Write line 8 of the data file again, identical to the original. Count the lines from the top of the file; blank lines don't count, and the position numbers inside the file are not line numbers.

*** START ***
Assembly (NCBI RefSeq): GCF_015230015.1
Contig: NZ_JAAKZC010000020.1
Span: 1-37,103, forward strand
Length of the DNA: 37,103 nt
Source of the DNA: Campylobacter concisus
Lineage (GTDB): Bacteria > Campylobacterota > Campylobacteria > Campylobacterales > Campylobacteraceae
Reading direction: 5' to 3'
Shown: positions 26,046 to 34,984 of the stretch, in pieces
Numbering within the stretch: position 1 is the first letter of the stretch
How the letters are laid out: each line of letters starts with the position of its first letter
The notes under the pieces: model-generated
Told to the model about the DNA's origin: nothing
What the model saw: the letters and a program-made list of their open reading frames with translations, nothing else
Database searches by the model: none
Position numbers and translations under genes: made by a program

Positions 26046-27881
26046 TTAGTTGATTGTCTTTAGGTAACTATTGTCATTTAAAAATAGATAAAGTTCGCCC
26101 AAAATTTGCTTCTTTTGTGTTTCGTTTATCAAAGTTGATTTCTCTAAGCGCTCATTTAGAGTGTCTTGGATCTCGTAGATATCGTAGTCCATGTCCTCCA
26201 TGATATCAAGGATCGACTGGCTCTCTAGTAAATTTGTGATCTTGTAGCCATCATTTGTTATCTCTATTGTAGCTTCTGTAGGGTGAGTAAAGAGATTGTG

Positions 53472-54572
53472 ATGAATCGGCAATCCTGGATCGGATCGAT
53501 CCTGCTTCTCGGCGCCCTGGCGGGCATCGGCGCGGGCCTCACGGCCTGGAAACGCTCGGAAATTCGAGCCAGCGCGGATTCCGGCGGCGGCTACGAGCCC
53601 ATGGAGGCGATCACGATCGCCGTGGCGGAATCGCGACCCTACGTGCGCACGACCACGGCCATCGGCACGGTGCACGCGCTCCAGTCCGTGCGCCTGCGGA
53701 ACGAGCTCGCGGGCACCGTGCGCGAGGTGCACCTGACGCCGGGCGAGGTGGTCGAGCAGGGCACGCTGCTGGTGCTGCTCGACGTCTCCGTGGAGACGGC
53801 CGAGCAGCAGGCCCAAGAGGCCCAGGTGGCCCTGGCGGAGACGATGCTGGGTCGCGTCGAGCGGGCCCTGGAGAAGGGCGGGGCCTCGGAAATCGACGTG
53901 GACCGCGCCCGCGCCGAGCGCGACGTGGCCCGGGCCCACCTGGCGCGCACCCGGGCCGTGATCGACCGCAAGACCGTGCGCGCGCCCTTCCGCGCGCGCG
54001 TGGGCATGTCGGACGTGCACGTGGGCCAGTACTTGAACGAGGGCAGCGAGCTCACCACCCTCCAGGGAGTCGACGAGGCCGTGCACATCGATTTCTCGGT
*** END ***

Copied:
Shown: positions 26,046 to 34,984 of the stretch, in pieces